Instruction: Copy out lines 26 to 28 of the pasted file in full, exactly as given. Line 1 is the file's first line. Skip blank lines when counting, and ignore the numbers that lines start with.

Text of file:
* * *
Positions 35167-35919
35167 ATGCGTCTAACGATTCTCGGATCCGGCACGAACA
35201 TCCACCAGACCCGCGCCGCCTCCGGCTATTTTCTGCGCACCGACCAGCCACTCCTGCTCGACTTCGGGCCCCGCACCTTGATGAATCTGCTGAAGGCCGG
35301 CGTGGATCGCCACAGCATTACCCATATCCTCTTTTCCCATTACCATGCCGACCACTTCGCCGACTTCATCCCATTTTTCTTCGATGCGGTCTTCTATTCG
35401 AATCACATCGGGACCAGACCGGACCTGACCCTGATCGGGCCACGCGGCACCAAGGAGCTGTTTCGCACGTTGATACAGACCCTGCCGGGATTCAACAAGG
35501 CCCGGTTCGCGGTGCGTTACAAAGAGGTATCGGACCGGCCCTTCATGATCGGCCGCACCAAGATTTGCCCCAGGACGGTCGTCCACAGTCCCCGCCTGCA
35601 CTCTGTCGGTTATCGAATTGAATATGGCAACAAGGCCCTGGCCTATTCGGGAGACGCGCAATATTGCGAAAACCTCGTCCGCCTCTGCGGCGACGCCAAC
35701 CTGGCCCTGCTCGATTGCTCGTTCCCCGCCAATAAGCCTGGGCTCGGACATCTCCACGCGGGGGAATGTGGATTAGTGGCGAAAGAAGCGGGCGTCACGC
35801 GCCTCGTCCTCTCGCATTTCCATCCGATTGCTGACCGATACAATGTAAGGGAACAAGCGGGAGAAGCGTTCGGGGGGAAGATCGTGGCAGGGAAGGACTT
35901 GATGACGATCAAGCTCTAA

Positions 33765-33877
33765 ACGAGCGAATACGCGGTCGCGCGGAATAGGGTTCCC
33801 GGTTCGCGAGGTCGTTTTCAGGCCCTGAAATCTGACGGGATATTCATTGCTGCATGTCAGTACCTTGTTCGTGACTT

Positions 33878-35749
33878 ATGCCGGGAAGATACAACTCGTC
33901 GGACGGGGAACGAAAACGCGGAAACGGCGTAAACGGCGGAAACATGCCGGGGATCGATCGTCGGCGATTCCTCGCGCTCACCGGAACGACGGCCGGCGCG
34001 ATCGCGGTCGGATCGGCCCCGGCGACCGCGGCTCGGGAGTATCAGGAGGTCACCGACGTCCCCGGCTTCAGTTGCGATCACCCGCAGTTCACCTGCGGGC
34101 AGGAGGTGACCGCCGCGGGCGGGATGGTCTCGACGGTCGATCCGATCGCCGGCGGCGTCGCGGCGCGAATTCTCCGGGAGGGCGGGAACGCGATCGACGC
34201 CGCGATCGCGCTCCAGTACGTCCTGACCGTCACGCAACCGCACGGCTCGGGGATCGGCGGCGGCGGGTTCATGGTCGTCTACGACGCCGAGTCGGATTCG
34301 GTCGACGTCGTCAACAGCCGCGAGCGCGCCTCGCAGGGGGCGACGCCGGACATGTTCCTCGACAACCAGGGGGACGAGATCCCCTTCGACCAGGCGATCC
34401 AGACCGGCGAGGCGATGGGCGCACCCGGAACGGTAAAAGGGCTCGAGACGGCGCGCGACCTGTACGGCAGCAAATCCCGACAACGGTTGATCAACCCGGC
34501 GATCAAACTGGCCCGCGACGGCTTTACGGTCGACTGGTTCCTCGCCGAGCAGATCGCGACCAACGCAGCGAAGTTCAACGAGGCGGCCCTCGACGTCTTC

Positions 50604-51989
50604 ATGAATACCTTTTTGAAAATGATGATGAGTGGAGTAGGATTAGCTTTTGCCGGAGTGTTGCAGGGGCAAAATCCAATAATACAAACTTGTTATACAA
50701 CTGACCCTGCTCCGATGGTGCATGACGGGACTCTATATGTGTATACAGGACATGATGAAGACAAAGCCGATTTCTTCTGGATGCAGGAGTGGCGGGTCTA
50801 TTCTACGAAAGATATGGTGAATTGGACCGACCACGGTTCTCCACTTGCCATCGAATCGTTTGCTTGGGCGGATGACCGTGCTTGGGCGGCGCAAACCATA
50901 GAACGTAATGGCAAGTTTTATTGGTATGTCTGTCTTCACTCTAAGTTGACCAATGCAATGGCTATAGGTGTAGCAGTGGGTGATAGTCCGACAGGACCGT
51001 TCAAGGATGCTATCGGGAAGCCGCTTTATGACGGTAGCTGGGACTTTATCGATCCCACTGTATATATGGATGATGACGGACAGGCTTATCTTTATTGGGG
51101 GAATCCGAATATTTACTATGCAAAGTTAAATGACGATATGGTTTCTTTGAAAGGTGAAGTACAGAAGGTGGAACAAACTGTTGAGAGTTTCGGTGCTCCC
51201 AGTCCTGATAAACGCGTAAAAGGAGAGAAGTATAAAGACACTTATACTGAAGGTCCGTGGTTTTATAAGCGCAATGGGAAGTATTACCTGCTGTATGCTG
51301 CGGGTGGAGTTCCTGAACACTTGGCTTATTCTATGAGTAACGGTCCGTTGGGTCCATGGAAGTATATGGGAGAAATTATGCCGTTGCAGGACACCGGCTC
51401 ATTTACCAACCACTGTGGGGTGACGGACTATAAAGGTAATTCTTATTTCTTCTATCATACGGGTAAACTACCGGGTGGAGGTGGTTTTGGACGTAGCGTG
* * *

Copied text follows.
50801 TTCTACGAAAGATATGGTGAATTGGACCGACCACGGTTCTCCACTTGCCATCGAATCGTTTGCTTGGGCGGATGACCGTGCTTGGGCGGCGCAAACCATA
50901 GAACGTAATGGCAAGTTTTATTGGTATGTCTGTCTTCACTCTAAGTTGACCAATGCAATGGCTATAGGTGTAGCAGTGGGTGATAGTCCGACAGGACCGT
51001 TCAAGGATGCTATCGGGAAGCCGCTTTATGACGGTAGCTGGGACTTTATCGATCCCACTGTATATATGGATGATGACGGACAGGCTTATCTTTATTGGGG